Ground Han­dling in Africa: A frag­mented In­dus­try?

IN AFRICA: A FRAG­MENTED IN­DUS­TRY?

Nomad Africa Magazine - - Inside Issue11 - Words: MARIO PIEROBON

Africa is a very dy­namic re­gion for the avi­a­tion in­dus­try, where it is ex­pe­ri­enc­ing growth thanks to an over­all in­crease in po­lit­i­cal sta­bil­ity in many parts of the con­ti­nent over the last sev­eral years.

The first thing that should be pointed out is that the air­craft ground han­dling in­fra­struc­ture across the African con­ti­nent is very frag­mented, as over time, it has evolved fol­low­ing dif­fer­ent pat­terns. “It gets bet­ter in some parts of Africa, but re­quires sig­nif­i­cant im­prove­ment in oth­ers. Some in­ter­na­tional ground han­dling or­gan­i­sa­tions have come in to im­prove the sit­u­a­tion even though other home­based ground han­dling agents (GHA) in a few coun­tries have de­vel­oped with proper struc­tures and re­sources for of­fer­ing re­li­able air­craft ground han­dling ser­vices,” says Tom Ogendo, cur­rently head of pas­sen­ger ser­vices at Kenya Air­ways where he was head of ramp op­er­a­tions from 2012 to 2016.

Kenya Air­ways has a ground han­dling divi­sion – Kenya Air­ways Ground Han­dling Ser­vices – which has been ISAGO cer­ti­fied for the last six years and has op­er­a­tions in JKIA Air­port in Nairobi and MIA in Mom­basa. The com­pany is the lead­ing ground han­dling ser­vice provider in Kenya, where, be­sides han­dling Kenya Air­ways’ air­craft, it also han­dles some 20 other air­lines that fly to Nairobi and Mom­basa.

“The air­craft ground han­dling in­fra­struc­ture across the African con­ti­nent is aged and in need of a bust in fund­ing. Most of the ground han­dling in­fra­struc­ture was es­tab­lished in the 70s and 80s and has not re­ally changed since then. The change, if any, that has taken place is for the worse, due to the high costs of newer equip­ment, which is needed in most coun­tries,” says Len­nia Bikoko, an air­craft ground han­dling qual­ity and safety pro­fes­sional. “Con­tract­ing re­li­able part­ners is a re­ally big chal­lenge, the big­ger com­pa­nies are more in­ter­ested in tak­ing over rather than en­gag­ing in a part­ner­ship.” The growth and devel­op­ment of ground han­dling ser­vices has been ham­pered by pro­tec­tion­ist poli­cies by a num­ber of states, points out Ogendo.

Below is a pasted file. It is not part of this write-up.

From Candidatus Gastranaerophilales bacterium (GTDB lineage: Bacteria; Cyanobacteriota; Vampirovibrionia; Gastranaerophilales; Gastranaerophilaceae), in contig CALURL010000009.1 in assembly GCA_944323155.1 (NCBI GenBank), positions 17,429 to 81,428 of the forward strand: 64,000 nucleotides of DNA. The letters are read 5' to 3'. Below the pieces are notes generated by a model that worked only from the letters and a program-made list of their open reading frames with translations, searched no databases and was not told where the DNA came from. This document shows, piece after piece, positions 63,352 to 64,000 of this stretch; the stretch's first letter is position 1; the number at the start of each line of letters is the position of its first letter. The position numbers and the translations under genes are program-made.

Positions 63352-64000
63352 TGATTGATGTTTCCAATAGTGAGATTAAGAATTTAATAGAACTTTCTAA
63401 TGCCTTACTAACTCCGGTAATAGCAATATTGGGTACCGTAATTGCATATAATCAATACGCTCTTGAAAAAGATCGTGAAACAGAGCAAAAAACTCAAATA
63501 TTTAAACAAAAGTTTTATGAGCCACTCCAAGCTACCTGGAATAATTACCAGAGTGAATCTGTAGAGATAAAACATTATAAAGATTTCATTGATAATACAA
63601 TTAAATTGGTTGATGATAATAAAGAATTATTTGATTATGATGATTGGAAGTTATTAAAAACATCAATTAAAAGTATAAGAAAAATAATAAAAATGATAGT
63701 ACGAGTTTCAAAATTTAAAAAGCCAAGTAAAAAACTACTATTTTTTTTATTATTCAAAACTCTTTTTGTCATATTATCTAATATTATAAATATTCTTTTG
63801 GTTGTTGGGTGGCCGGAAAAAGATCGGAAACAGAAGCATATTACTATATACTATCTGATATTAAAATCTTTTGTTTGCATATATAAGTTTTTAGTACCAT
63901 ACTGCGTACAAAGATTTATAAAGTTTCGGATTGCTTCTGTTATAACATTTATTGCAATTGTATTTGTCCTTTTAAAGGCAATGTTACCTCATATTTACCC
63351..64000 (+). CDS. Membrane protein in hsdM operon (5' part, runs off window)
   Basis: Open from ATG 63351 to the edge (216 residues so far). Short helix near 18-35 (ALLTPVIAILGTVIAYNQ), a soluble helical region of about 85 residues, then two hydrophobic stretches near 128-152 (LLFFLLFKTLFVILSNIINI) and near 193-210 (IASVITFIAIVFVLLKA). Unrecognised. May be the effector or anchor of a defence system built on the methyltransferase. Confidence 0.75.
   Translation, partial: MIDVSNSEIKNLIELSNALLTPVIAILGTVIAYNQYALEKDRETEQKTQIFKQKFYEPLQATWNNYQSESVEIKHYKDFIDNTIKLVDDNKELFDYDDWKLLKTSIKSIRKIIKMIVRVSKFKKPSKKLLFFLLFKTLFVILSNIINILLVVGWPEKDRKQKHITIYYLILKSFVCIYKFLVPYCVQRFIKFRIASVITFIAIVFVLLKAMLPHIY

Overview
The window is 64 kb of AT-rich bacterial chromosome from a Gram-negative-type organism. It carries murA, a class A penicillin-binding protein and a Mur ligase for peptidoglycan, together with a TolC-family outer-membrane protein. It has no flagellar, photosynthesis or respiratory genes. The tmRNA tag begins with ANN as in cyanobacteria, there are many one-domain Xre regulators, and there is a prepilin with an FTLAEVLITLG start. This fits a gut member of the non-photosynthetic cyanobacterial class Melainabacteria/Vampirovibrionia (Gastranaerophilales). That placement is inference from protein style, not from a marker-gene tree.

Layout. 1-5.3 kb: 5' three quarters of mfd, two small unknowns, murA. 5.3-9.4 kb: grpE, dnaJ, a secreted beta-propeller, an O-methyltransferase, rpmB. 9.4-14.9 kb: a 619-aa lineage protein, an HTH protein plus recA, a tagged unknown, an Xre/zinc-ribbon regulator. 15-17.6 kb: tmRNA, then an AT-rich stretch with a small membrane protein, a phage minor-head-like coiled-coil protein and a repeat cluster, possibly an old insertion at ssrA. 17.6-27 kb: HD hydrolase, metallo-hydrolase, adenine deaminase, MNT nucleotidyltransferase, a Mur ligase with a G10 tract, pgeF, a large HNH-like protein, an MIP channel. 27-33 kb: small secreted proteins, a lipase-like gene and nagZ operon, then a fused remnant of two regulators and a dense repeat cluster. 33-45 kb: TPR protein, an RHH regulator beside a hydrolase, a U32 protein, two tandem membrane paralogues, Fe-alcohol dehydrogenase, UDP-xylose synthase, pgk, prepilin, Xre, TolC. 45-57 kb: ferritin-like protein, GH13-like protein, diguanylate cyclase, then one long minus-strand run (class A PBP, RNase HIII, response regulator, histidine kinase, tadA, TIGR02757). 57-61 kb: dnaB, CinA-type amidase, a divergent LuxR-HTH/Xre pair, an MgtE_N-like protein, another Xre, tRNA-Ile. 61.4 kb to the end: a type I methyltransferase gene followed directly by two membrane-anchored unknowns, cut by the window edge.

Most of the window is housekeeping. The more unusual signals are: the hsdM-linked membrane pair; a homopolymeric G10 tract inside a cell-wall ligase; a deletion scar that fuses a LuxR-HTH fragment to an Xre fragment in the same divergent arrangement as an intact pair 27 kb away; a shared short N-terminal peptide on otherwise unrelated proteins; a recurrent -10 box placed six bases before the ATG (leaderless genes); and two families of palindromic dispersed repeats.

“In most coun­tries, the ground han­dling ser­vice com­pa­nies are state-owned and, in such cases, most of these are mo­nop­o­lies. Due to lack of com­pe­ti­tion, there is lit­tle in­vest­ment to im­prove the re­sources re­quired for good ser­vice de­liv­ery in terms of staff train­ing, equip­ment and other fa­cil­i­ties re­quired for air­craft ground han­dling. This has meant that most or­gan­i­sa­tions of­fer­ing ground han­dling ser­vices in Africa use old and some­times ob­so­lete equip­ment,” he says.

The air­port author­i­ties have found a way to mo­nop­o­lise the busi­ness around the pro­vi­sion of ground ser­vices and of­ten are not on par with the global “best prac­tices,” hence the level of ex­pected ser­vices at such lo­ca­tions is ac­tu­ally lower in qual­ity and safety pa­ram­e­ters as com­pared with global fig­ures, points out Mau­r­izio Ani­chini of ground han­dling con­sul­tancy Twiga Aero.